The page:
Review all income programs that might be available to you. Read the rules about who qualifies for each program. Rules are usually based on things like income, assets (what you own and how much money you have saved) and a definition of disability.

Keep your receipts for medicine, travel, parking, meals and lodging in case you need them at a later date. Also keep track of key dates so that you can submit things on time. Some programs have strict deadlines for submitting.

Don’t forget about friends, relatives and other people in the community. It may be difficult to admit financial difficulties, but letting others know what is needed benefits everyone. The people around you want to help and would likely be more than willing to organize fundraisers to help you cover costs during this time. Church groups, school groups or other community organizations often get involved and help with raising money during times of serious illness.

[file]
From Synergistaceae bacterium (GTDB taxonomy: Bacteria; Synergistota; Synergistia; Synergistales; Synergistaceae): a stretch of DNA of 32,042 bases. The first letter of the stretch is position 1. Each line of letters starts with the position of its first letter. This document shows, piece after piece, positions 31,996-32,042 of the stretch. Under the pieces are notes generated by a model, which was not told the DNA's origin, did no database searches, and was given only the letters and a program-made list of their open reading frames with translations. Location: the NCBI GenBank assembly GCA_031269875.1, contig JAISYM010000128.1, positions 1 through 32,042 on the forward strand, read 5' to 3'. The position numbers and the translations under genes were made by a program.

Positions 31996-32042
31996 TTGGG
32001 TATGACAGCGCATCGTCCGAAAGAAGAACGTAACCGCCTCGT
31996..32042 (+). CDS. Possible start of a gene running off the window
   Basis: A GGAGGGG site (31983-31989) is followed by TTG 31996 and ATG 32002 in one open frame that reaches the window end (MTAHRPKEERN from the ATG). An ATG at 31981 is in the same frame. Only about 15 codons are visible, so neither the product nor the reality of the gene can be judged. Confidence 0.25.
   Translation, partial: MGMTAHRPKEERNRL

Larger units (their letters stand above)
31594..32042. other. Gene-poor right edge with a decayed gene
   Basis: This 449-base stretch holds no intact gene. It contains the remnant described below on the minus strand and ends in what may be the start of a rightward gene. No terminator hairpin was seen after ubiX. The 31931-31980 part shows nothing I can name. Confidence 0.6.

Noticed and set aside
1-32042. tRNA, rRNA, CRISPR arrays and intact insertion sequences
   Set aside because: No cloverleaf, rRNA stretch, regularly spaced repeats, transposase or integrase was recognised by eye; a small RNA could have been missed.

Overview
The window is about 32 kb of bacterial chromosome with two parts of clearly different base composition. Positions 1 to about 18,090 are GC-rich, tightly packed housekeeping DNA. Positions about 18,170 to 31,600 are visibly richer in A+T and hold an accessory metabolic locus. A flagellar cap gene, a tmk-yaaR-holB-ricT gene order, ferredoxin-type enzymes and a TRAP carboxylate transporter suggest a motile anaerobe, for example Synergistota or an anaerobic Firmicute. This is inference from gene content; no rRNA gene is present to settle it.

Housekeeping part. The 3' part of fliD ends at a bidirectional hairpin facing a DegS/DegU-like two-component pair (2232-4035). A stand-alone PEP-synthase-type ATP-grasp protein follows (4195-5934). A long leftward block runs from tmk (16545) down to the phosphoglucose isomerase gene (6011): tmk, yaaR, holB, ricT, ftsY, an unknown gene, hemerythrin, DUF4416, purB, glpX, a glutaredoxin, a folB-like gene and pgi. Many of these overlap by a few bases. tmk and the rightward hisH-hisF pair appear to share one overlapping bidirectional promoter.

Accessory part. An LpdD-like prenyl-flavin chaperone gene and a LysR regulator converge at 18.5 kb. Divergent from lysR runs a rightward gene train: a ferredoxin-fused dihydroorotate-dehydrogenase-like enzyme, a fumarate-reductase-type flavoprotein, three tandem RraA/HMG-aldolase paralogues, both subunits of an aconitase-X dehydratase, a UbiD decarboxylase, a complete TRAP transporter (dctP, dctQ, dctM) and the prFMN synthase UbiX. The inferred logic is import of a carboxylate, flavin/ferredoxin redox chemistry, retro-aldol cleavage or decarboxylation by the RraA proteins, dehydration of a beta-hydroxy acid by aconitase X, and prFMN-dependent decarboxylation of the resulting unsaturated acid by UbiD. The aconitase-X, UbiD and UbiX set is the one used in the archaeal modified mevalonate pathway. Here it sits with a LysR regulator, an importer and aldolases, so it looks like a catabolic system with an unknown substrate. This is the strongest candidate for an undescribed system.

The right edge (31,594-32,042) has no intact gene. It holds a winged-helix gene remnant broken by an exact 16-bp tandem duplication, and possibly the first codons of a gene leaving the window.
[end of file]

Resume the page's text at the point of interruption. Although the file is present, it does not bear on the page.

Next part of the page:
You may see other families at the treatment centre or at a support group. Talk to other families to get ideas on financial support and ask where they found help.

Government programs that may provide financial help

The Government of Canada provides financial support to people who are sick themselves or who are caring for family members who are sick. Income security programs and benefit programs provide monthly payments over a short period of time for people who have to take time away from work to care for family members who are sick. Federal tax credits lower the amount of tax you have to pay each year. There are special forms to fill out when you file your income tax. Most provinces and territories also have special benefit programs to help parents of children who have physical or mental disabilities. The details for these programs change often. Ask a social worker to help you learn more.